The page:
One dead as pro-Trump mob storms US Capitol
Lawmakers forced to take refuge, halting Biden victory certification
President-elect slams incitement of crowd by Republican incumbent
One woman died and Washington was under curfew after a mob supporting US President Donald Trump stormed the Capitol building as lawmakers were certifying Joe Biden's election victory.
A large number of protestors had gathered as the Senate began the largely ceremonial process of counting the Electoral College vote. Around 1400 local time (1900 GMT), the protest turned into a riot as a large number managed to break past security barricades and into the Capitol building itself.
Members of Congress and staff inside the building were ordered by local safety officials to shelter in their offices. A woman was shot and died of her injuries later in hospital, Washington police confirmed, although the details were not immediately clear.
A group of rioters also made their way into the Senate chamber, and another was pictured sitting at the desk of House Speaker Nancy Pelosi inside her office.
The national guard was called to help to secure the Capitol, which had been placed under curfew for 12 hours from 1800 local time. The Army is activating the entire District of Columbia National Guard — 1,100 troops — in response to a request from the mayor, an Army official said.
The violence had put a slight dampener on stocks in New York, with the Dow Jones Industrial Average falling more than 200 points as the news broke mid-afternoon.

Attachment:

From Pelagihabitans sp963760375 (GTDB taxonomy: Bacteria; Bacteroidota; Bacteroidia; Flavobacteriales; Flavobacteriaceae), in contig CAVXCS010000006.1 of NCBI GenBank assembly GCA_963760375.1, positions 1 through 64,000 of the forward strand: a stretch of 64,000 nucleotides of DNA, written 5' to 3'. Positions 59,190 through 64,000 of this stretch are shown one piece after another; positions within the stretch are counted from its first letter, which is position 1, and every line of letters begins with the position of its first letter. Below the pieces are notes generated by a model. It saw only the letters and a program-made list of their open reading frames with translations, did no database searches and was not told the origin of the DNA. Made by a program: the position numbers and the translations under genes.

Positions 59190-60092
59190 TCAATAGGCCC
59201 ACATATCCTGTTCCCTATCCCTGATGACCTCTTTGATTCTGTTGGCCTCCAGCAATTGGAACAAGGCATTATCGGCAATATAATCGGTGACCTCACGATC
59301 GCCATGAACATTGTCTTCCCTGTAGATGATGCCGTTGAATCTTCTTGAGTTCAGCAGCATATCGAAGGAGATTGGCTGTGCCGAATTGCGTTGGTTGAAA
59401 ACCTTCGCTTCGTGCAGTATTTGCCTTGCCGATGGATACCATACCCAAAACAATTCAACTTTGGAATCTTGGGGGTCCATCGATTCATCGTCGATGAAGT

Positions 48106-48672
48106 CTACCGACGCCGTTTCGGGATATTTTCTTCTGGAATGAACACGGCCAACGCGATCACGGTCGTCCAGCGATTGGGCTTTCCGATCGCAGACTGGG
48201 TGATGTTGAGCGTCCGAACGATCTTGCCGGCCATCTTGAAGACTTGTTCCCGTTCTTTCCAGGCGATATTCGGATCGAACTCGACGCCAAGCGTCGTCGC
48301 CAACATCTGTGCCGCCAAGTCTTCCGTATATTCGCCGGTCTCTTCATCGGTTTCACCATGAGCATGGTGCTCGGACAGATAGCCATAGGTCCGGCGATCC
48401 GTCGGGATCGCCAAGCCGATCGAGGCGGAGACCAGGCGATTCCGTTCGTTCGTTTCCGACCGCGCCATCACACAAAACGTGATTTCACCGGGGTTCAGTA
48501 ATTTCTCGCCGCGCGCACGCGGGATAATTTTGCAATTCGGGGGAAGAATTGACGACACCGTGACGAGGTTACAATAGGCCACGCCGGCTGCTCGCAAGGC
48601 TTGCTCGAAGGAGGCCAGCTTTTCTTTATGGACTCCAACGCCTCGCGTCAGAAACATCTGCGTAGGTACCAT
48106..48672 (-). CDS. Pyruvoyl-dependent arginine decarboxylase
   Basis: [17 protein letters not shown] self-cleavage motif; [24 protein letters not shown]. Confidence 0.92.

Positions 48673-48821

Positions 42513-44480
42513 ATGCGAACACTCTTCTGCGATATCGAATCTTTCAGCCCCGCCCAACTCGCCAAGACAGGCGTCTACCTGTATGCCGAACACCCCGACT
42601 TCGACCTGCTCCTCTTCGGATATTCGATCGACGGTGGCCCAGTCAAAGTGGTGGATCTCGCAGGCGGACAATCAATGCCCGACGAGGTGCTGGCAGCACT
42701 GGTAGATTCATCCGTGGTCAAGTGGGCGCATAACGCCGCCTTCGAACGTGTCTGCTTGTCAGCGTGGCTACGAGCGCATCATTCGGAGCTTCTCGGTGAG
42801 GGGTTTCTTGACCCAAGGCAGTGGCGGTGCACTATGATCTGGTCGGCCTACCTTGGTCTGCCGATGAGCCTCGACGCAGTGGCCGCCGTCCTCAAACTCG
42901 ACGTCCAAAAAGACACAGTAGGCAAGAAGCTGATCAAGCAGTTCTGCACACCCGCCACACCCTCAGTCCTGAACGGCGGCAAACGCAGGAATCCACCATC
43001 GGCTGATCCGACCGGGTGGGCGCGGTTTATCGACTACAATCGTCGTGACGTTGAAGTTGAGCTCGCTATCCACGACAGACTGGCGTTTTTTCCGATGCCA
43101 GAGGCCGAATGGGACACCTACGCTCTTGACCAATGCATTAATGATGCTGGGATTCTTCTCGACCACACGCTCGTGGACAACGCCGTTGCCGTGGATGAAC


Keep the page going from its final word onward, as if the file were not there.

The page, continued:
It still managed to close in positive territory, however, rising 1.44% to 30,829.40 as media outlets began to call both Senate seats being contested in the Georgia run-off election for the Democrats, giving the party effective control of the Senate, and make it far easier Biden to enact his policies.
BIDEN CONDEMNS TRUMP FOR INCITING SUPPORTERS
The riot began to dissipate as police from DC and surrounding areas moved on the crowds using tear gas and percussion grenades, although there were still a number of rioters in and around the Capitol as night fell. Washington mayor Muriel Bowser ordered a curfew in the city from 6pm local time.
Trump had held a rally nearby where he stirred up his supporters, repeating baseless claims of electoral fraud. He urged them to march on the Capitol, pledging to join them, but then left the event with his entourage and drove back to the White House.
Lawmakers said they would resume the certification process on Wednesday night. Biden had earlier abandoned a scheduled speech on the economy and addressed Trump directly, demanding the president order the mob to return home.
“I call on President Trump to go on national television now to fulfil his oath and defend the Constitution and demand an end to this siege,” Biden said.
“At their best, the words of a president can inspire. At their worst, they can incite.”
“This is not dissent. It’s disorder. It’s chaos. It borders on sedition, and it must end now. I call on this mob to pull back and allow the work of democracy to go forward.”
House of Representatives speaker, the Democrat Nancy Pelosi, said lawmakers would resume counting Electoral College votes on Wednesday and vowed the attack would not “deter us from our responsibility to validate the election of Joe Biden”.
Pelosi had consulted with her leadership team and a series of calls with the Pentagon, the Justice Department and Vice-President Mike Pence. Senator Chuck Schumer of New York, the Democratic leader, said that the vote would resume at 2000 local time.
“We always knew this responsibility would take us into the night,” Pelosi wrote in a letter to colleagues. “We also knew that we would be a part of history in a positive way today, despite ill-founded objections to the Electoral College vote. We now will be part of history, as such a shameful picture of our country was put out to the world, instigated at the highest level.”
(additional reporting by Frank Prenesti)